Getting Into Subscription Ecommerce? Don't Try to Be Amazon Amazon's scale and distribution capabilities mean it has the basics covered but customers want more than just the basics.
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Love it or hate it, Amazon is king in the ecommerce world. The retail giant recently joined Apple as the second-ever American corporation with a valuation exceeding $1 trillion. In the United States, Amazon captures 49 cents of every dollar spent on products online.
It hasn't always been this way. Early investors will remember how Amazon survived several difficult years so it could grow at breakneck speed. Even now, the company still loses money on its Prime program. But Subscribe and Save, Amazon's subscription replenishment program, is the whipped cream on top of the Prime membership model, and even with losses, the company is clearly thriving.
Subscription e-commerce retailers might think they should emulate Subscribe and Save, but Amazon just isn't a great role model for up-and-coming subscription businesses. Amazon's sheer scale, purchasing power and distribution capabilities mean it has the basics covered and that catching it may be impossible. The good news, though, is that life is about so much more than the basics.
Forging your own subscription path.
Some retailers have tried to follow in Amazon's footsteps, but they haven't seen the same success. Take Chewy, for example. The online pet supply store is surviving in the cutthroat e-commerce world, which should be commended, but it lost millions of dollars last year and hasn't been profitable since it launched. That could be due, at least in part, to the fact that Amazon already sells similar products, some of which are available through Subscribe and Save.
Perhaps Chewy and other e-commerce retailers could see more success and growth with a subscription that gives customers what Amazon can't. Increasingly, customers look for more than just products delivered fast. They love to discover new things: feeling new textures, smelling new fragrances, trying new flavors and more.
Amazon might have cornered a huge swath of the e-commerce market, but it's the area that represents utility, commodity and efficiency. The areas of personalization, curation, and relationship-building are where emerging subscription retailers can stand out. With the following four steps, you can map a new route and differentiate yourself from Amazon.
1. Pump up your packaging.
Amazon is great at what it does, and you'll never succeed by trying to emulate it. Instead, you should go the opposite direction. Take Amazon's packaging, for example. The company has made the brown box with the Amazon Prime tape famous, but that doesn't change what it is: a simple brown box.
Make your box stand out from your competitors by using high-quality materials and bright colors in your packaging. Take PLAY! by Sephora, for example: The beauty brand's monthly subscription box is decorated with bold stripes and pops of color that draw attention and build anticipation for what's inside. With a simple design choice like Sephora's, you can start to differentiate yourself right away.
2. Curate your offerings.
While you'll likely want to start your subscription with five to 10 products, limit how many varieties of each you introduce. Too many choices can be paralyzing. In fact, a wealth of options can actually create doubt and dissatisfaction for consumers who might always wonder whether they made the right choice, according to Business Insider.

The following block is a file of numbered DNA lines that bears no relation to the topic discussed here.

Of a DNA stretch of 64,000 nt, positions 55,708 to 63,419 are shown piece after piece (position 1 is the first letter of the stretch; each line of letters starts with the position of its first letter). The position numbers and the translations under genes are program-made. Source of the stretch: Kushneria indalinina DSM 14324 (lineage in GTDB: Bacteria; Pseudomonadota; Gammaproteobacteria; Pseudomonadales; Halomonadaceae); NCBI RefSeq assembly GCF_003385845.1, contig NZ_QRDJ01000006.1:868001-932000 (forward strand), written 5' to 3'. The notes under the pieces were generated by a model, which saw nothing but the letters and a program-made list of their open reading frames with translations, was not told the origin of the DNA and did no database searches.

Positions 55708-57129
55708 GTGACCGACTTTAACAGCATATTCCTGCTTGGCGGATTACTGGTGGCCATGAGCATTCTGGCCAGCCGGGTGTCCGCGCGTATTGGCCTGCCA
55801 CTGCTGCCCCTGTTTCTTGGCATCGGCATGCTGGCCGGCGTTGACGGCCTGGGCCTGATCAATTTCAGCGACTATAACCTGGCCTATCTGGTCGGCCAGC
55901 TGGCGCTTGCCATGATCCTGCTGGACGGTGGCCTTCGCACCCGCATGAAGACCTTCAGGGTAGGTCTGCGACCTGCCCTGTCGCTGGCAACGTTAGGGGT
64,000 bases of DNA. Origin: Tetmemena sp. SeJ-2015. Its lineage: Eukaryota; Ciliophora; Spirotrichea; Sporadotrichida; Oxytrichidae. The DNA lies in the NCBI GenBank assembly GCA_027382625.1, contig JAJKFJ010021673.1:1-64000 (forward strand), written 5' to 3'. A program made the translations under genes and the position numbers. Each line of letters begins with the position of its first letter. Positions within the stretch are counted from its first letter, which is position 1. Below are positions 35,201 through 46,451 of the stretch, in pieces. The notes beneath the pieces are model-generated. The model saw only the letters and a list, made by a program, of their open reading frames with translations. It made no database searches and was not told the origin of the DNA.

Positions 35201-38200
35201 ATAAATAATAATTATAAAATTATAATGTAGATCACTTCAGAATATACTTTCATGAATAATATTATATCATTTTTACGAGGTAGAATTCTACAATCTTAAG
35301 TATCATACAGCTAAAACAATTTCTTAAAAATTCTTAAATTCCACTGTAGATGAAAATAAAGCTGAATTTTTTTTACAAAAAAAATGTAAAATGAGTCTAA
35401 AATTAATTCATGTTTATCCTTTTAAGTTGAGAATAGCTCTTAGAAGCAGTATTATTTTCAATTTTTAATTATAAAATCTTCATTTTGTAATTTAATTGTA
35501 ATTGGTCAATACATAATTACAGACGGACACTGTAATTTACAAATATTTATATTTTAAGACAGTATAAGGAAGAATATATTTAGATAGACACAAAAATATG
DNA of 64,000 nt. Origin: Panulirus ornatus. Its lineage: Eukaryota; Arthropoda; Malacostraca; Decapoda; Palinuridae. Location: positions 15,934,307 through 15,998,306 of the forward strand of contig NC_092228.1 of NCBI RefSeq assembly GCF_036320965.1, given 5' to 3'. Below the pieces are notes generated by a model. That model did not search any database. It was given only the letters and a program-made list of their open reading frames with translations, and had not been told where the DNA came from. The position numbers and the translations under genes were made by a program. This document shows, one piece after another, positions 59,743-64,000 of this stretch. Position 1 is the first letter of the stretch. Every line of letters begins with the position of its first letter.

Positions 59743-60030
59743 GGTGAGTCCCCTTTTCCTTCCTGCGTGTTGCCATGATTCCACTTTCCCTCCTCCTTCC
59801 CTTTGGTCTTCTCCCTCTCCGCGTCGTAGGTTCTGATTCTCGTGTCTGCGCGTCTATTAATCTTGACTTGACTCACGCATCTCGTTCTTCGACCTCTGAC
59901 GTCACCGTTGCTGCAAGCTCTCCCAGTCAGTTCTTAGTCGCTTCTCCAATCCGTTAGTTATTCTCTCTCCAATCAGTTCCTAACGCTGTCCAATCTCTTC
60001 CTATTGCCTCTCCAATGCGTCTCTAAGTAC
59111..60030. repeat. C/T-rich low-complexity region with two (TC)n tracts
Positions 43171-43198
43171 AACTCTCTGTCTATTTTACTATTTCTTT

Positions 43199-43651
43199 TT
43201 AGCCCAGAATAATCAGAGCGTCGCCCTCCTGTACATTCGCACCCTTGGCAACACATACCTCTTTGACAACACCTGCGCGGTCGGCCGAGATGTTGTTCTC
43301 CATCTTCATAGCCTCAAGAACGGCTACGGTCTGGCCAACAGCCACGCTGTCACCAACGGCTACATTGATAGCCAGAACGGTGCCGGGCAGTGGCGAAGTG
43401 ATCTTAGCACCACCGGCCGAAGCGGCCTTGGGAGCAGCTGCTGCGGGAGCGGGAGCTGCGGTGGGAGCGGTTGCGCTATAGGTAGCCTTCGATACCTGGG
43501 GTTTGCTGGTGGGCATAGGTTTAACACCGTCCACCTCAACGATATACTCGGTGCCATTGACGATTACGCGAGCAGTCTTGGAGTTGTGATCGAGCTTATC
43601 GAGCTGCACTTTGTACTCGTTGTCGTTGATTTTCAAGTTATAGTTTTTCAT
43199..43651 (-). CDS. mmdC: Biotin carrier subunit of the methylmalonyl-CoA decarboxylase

Instead of offering a large variety of products upfront, save new and fun choices for upsells and cross-sells to enrich your customers' experiences. Use your purchase history data to anticipate and meet a need or offer a surprise you know your subscribers will like. Such tactics can help solidify your consumer-brand relationships and increase lifetime value.
3. Use storytelling to connect.
Amazon is solely focused on its products. It's essentially a search engine that consumers use to find and compare items -- no relationship required. Here, you actually have an advantage over Amazon because your audience is most likely in a niche. Collect and analyze consumer data to build a strong brand story that appeals to your customers' interests, desires and emotions.
Such a strategy will pay off: According to data from Motista, consumers who feel they have an emotional connection with a particular brand have a lifetime value that's 306 percent higher than customers who don't have that connection. Tap into your customers' emotions to create that value with a brand story and messaging present in every box you ship.
4. Effect positive change.
As you polish your brand story, consider whether acts of charity or other good deeds would make an impact with your target audience. If your customers care about environmental concerns, you should focus on sustainable packaging and shipping methods. If they care about helping people in underprivileged communities, consider donating to a related charity.
You could also consider something like the "one for one" approach that's been popularized by companies such as TOMS and Bombas. TOMS, for example, donates a pair of shoes to someone in need for every pair a customer purchases. But if you also choose to give back, make sure your customers know they're the ones really supporting the cause.
There's no doubt that Amazon is an e-commerce powerhouse and that the company has revolutionized the way we buy and sell products. Still, its immense size means that it can't always focus on the details needed to truly win customers over. That's where physical subscription e-commerce companies can shine -- delivering not just high-quality products, but a valuable relationship and experience as well.